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Karadzic Gets Subpoena for Bosnian Serb General

Convicted of genocide in December, General Zdravko Tolimir declined to appear voluntarily as defence witness for wartime president.
By Rachel Irwin
  • Judges have granted Radovan Karadzic’s request to subpoena Zdravko Tolimir. (Photo: iCTY)
    Judges have granted Radovan Karadzic’s request to subpoena Zdravko Tolimir. (Photo: iCTY)

Judges have granted Radovan Karadzic’s request to subpoena a convicted senior Bosnian Serb army officer to testify about events in Srebrenica in 1995.

The officer, General Zdravko Tolimir, was assistant commander for intelligence and security in the Bosnian Serb army, or VRS. In December 2012, he was convicted of genocide and sentenced to life in prison. (For more, see Genocide Conviction for Serb General Tolimir.)

Tolimir declined to testify voluntarily on behalf of Karadzic, who was his superior as wartime Bosnian Serb president.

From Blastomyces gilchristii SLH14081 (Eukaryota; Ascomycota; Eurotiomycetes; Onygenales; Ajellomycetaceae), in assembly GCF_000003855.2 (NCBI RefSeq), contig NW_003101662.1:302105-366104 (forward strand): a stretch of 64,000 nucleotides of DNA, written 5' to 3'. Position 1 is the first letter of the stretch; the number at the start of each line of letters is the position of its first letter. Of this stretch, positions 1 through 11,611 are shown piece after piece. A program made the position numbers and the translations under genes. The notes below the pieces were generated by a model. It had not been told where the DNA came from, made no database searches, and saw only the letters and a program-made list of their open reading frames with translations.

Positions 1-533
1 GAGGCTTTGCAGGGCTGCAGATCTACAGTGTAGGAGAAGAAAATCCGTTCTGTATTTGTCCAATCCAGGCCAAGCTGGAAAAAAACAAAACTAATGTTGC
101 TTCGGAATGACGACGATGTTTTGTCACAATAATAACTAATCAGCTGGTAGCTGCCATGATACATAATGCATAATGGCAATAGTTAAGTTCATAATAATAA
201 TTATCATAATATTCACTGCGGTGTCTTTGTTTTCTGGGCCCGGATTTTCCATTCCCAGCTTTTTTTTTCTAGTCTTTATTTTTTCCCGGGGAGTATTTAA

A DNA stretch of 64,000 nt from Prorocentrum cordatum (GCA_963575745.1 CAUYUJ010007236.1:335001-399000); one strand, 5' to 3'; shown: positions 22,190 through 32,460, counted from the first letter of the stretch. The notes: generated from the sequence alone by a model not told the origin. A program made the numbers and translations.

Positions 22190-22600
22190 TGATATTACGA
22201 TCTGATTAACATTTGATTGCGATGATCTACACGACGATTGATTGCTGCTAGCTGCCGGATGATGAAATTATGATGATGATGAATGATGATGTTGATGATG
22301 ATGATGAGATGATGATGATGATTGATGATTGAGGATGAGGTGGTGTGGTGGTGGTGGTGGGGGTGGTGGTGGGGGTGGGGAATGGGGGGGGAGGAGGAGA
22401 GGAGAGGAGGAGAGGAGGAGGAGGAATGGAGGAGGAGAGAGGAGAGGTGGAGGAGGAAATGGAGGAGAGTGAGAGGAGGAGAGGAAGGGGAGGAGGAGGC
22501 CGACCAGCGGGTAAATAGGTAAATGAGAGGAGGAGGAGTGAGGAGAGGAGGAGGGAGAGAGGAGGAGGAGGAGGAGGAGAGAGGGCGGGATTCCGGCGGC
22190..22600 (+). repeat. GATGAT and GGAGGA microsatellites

In his subpoena request, Karadzic said he expected the witness to testify that he never informed the accused that “prisoners from Srebrenica would be, were being, or had been executed”, and that there was “no plan or expectation that Bosnian Muslims would be forcibly transferred or harmed in any way”.

Karadzic faces genocide charges in relation to the July 1995 Srebrenica massacre, during which more than 7,000 Bosnian Muslim men and boys were murdered after Bosnian Serb forces captured the town.

Judges ruled that the “information sought from Tolimir pertains to clearly identified issues that are relevant to the accused’s case”. That information, especially in relation to an encrypted communications logbook, is “not obtainable through other means”, they said.

A date for Tolimir’s testimony has not yet been set.

Rachel Irwin is IWPR’s Senior Reporter in The Hague.

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